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Tips & Techniques > Blind Hem Shell Stitch for necks

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Posted by: RadarRadiance

About RadarRadiance star
NV United States
Member since: 10/24/07
Reviews: 34 (tips: 5)
Skill level:Intermediate
Favored by: 9 people
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Posted on: 2/25/10 11:35 PM
Review Rating: Helpful by 3 people   Very Helpful by 18 people   
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A shell stitch is formed by using your blind hem stitch on your sewing machine and using the regular presser foot (not a blind hem foot).
This technique isn’t new and was used a lot for hemming tricot lingerie and also used in heirloom sewing; I love using it with knits. Some machines have a shell stitch which is basically the same as a blind hem but mirrored, either will work you just need to position your material the direction so the V swings off the edge of the folded material when sewing. Check your manuals, too. My brother sewing machine uses a reverse blanket stitch that is on the machine to produce a beautiful shell stitch, it is explained very well with pictures in the manaual. You can experiment with different stitches, lengths, widths, and tensions using these stitches to produce the shell stitch look you want.
Example to try: take a 3 inch strip of material, tricot, interlock, or any soft material and using your blind hem stitch, shell stitch or mirrored blind hem (all work), position your material so the V of the stitch falls off the material edge and the straight part of this stitch is on the edge. Experiment with stitch width, I usually end up between 5-7 mm width swing. I tighten my upper tension to get the V to pull in a little more producing a 3-d shell. You will want to match your thread to the material to get the shell affect otherwise the stitches are too noticeable. Now just sew along the folded edge with the swing going off the material, and a shell is naturally formed. Play with width, length and tension until the effect you’re looking for is accomplished. On lingerie you would just trim the material next to your stitching and you have a fast cute hem. I use this technique on children's knits and then just cut off the folded hem and you have a fast shell delicate hem, almost like a shell rolled hem (easy and fast). You can also do this technique on a neck, sleeveless shirt, etc. by folding the edge in say 3/8 to 1/2 inch and scallop (shell stitch) the folded edge and then trim.
On the gecko t-shirt reviewed here on PR, I had my folded interlock strip and attached it as a ribbing to the inside of the neck, once attached I then use the shell stitch (after practice so it is correct) and stitched around the folded edge of the band. I then fold it down again over the outside of the shirt and stitched over previous shell straight stitches to secure the band down. The inside is also finished nice because you are capturing the raw edge in the fold. I take the steam iron and shape while pressing for the neck. I hope this makes since. You can message me anytime if you need more help. Just experiment!! Play with the material and stitch, you will develope your own technique, very cool and fun to do!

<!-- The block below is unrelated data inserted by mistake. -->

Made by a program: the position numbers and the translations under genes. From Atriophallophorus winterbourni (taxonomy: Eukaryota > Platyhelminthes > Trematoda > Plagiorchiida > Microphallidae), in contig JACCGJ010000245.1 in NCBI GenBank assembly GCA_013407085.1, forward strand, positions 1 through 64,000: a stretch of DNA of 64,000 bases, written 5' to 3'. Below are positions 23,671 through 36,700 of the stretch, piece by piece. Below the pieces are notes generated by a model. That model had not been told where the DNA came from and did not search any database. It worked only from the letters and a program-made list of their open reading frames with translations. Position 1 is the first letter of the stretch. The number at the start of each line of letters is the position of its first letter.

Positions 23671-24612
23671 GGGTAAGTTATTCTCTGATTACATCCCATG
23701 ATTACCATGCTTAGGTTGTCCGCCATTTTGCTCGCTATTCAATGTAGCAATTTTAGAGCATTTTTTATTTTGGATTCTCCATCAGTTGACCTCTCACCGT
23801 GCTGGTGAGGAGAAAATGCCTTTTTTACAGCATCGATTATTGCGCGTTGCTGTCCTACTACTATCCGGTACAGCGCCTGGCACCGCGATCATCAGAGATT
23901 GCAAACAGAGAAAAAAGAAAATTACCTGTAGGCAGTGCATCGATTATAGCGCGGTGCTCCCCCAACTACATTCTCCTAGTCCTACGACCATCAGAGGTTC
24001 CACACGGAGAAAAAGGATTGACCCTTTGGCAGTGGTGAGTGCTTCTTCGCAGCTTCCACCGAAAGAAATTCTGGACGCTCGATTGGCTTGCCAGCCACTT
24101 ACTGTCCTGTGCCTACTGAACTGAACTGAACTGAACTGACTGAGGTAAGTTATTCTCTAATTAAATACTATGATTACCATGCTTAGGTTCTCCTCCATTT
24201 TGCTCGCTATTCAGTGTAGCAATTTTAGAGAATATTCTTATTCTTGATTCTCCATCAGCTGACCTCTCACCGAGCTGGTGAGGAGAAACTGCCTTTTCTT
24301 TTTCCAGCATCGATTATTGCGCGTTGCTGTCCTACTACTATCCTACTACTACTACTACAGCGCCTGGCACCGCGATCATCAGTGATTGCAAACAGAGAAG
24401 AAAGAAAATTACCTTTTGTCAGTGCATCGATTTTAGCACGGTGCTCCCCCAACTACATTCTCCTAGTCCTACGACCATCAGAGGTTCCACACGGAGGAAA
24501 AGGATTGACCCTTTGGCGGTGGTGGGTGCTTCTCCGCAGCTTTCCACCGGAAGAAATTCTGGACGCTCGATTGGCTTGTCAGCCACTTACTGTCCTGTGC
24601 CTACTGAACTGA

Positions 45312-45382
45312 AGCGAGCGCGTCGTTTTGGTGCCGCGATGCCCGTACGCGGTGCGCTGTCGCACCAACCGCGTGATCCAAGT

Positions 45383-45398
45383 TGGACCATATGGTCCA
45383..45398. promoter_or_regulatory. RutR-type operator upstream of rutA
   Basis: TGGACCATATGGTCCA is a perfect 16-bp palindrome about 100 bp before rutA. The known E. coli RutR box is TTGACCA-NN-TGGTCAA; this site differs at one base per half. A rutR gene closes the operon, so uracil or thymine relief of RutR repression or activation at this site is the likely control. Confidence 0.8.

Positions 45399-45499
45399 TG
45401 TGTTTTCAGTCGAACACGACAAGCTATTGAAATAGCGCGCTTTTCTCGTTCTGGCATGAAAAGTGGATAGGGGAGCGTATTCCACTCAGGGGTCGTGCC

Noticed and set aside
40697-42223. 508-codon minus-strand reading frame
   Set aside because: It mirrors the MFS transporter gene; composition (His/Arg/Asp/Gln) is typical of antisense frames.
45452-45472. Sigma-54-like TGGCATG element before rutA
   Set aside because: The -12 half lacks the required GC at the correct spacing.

Here are two more pictures of the shell stitch used for a hem and neck finish on a little girls t-shirt. This is where I just folded under a little, shell stitched and cut! Cute and fast :) Sorry I didn't know how to hyper link additional pictures.

http:[email protected]/4388422679/
http:[email protected]/4389188550/

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bpx3 said... (6/30/10 11:53 PM) Reply
Thank you for the info. Can't wait to try this. I have been wanting to try this on my little girls clothes. So thank you very much. Brandy
tucci4me said... (3/6/10 11:25 PM) Reply
I will definitely be trying this tip! I am just about to work on some interlock tops for my niece and this could be such an interesting finish. Thanks for the clear explanation.
annemie said... (2/27/10 3:22 PM) Reply
That looks very nice, I will give it a try. Thank you.
Kirstenw said... (2/27/10 2:59 AM) Reply
Thank you for such a full explanation. I have been doing this but was not fully satisfied, my edges were not defined enough. I now realize that I must tighten the top tension.
elsew said... (2/26/10 12:21 PM) Reply
Your neckline treatment looks so professional...thanks for sharing this tip, I will surely use it on my next knit neckline.
sewknitful said... (2/26/10 12:05 PM) Reply
Great tip! Thanks!
Elaine Dougan said... (2/26/10 11:00 AM) Reply
Very attractive!
Diane333 said... (2/26/10 10:26 AM) Reply
I really like the shell trim look, I don't know if I can duplicate yours. Do you have a step by step video?
vasallese said... (2/26/10 9:46 AM) Reply
It is very pretty.
LynnG said... (2/26/10 9:38 AM) Reply
Thanks for the detailed explanation. I will definately be giving this a try!
Cornelia said... (2/26/10 9:37 AM) Reply
Thanks for this. I think I can use it a lot.
Susannah said... (2/26/10 8:41 AM) Reply
That turns out very pretty!
GeeDee said... (2/26/10 3:39 AM) Reply
Thank you for this tip. I saw your review for the gecko top and was lying in bed last night trying to work out how you did it.
jr said... (2/26/10 0:23 AM) Reply
Very pretty! It's also a very clean finish on the inside. Good job!
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